Europe Inflation Outlook Shows Limit to Trump-Led Stimulus AngstBy
Bond selloff is mostly a U.S. story: Credit Agricole’s Kumar
German bunds’ decline trails behind that in Treasuries
The increase in Europe’s inflation expectations and bond yields may be running out of steam.
While Donald Trump’s victory in the U.S. presidential election sparked talk of fiscal stimulus and higher interest rates, the jump in Germany’s 10-year break-even rate has lagged that in the U.S., pushing the spread between the inflation-outlook measures to the widest since 2015.
Europe’s five-year, five-year forward inflation-swap rate is still down from when the European Central Bank began its asset-purchase program in March 2015. The gauge, a rolling indicator of inflation expectations in the euro region, is in line with its average since then.
Euro-region bonds fell Wednesday, tracking declines in Treasuries, amid speculation that a rate increase from the Federal Reserve next month is a near certainty. Trump secured the U.S. presidency on pledges that included tax cuts and more than $500 billion in infrastructure spending.
Trump’s proposed policy mix is perceived to be inflationary, which erodes the value of the fixed payments on bonds. Traders will get the latest euro-area consumer-price data Thursday that will indicate how far the ECB still has to go before achieving its inflation goal of just under 2 percent. That may prevent the decline in the region’s sovereign debt from turning into a sustained rout.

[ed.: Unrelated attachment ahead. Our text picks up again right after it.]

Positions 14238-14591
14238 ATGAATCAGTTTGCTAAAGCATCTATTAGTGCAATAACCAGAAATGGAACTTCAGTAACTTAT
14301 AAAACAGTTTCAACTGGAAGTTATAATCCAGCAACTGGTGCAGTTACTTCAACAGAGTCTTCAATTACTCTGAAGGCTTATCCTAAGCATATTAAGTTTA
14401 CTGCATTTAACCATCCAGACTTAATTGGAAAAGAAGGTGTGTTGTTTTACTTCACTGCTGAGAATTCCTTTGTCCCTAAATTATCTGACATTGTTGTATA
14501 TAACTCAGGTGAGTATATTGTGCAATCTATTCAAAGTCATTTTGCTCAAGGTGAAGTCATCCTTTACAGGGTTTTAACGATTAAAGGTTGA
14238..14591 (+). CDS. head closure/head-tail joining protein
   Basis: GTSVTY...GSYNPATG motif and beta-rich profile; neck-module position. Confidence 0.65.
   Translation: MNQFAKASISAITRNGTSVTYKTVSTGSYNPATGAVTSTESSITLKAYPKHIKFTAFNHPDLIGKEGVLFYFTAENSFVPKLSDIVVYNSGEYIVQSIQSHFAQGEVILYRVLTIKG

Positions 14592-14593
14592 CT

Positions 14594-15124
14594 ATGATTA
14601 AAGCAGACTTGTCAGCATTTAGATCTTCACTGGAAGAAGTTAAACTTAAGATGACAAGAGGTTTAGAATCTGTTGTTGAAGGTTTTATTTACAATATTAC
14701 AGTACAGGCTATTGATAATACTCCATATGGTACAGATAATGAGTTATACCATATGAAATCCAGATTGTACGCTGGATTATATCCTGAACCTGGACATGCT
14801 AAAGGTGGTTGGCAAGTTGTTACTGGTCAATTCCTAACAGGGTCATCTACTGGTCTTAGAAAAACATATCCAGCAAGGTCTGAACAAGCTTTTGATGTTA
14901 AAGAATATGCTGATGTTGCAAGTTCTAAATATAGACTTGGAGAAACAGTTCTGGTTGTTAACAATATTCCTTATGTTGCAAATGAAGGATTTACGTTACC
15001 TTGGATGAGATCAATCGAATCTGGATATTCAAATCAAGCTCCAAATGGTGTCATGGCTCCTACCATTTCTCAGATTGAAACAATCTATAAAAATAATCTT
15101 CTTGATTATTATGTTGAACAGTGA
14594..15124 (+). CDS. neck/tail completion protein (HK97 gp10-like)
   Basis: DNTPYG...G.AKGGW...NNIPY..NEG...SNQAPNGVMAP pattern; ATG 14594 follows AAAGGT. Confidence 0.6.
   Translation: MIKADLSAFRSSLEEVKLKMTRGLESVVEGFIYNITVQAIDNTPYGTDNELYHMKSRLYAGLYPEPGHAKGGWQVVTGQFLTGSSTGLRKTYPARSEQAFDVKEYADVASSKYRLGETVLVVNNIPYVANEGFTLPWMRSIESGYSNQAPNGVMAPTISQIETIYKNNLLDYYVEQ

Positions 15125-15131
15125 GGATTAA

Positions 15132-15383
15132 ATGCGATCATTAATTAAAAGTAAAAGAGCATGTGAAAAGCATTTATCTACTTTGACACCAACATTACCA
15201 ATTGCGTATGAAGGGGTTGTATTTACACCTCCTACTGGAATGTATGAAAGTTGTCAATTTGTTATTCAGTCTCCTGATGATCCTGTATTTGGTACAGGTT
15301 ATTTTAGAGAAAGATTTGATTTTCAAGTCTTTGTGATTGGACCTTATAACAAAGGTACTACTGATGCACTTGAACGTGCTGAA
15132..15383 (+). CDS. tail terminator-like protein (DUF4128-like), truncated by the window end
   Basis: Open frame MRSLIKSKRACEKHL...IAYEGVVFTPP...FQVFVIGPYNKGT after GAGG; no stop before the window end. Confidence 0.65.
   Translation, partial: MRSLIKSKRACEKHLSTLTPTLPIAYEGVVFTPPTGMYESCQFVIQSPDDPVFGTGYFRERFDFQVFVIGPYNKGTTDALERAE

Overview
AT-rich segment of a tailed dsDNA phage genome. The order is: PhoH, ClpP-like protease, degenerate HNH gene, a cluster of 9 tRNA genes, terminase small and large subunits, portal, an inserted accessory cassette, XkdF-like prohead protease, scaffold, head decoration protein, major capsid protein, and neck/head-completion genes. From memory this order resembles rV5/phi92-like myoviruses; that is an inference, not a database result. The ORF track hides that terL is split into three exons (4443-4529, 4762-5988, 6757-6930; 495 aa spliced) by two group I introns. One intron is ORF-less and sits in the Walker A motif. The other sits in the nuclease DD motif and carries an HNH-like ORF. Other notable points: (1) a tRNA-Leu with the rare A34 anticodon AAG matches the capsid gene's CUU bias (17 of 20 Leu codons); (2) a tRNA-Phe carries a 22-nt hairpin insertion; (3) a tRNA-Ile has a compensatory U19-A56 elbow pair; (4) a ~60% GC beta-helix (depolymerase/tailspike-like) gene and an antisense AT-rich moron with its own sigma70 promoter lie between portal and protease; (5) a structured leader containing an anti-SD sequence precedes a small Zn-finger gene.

“The big selloff that we’ve seen is mostly a U.S. story, it’s not really a European story as far as inflation is concerned,” said Mohit Kumar, the London-based head of rates strategy at Credit Agricole SA’s corporate and investment-banking unit. “The impact on European inflation will be marginal at best.”
Germany’s 10-year bund yield rose one basis point, or 0.01 percentage point, to 0.32 percent as of 4 p.m. London time. The zero percent security due in August 2026 fell 0.112, or 1.12 euros per 1,000-euro ($1,068) face amount, to 96.939. The yield reached 0.4 percent on Nov. 14, the highest since January.
“Purely valuation-wise, bunds were a bit rich and now they are slightly on the cheap side if you think the ECB is going to extend QE,” said Kumar, who expects German 10-year yields to end the year little changed from where they are.
Inflation and growth in Europe are still subdued enough for traders to debate the potential for more stimulus when the ECB announces policy on Dec. 8, while futures contracts indicate a 96 percent probability of a rate increase by Federal Reserve officials at their Dec. 13-14 gathering.
Germany’s 10-year break-even rate, a measure of expectations of inflation derived from the yield difference between bunds and index-linked securities, was at 1.06 percentage points Wednesday.
A similar measure for the U.S. was at 1.87 percentage points. The spread between the two break-even rates reached 85 basis points on Nov. 10, the widest on a closing-price basis since February 2015.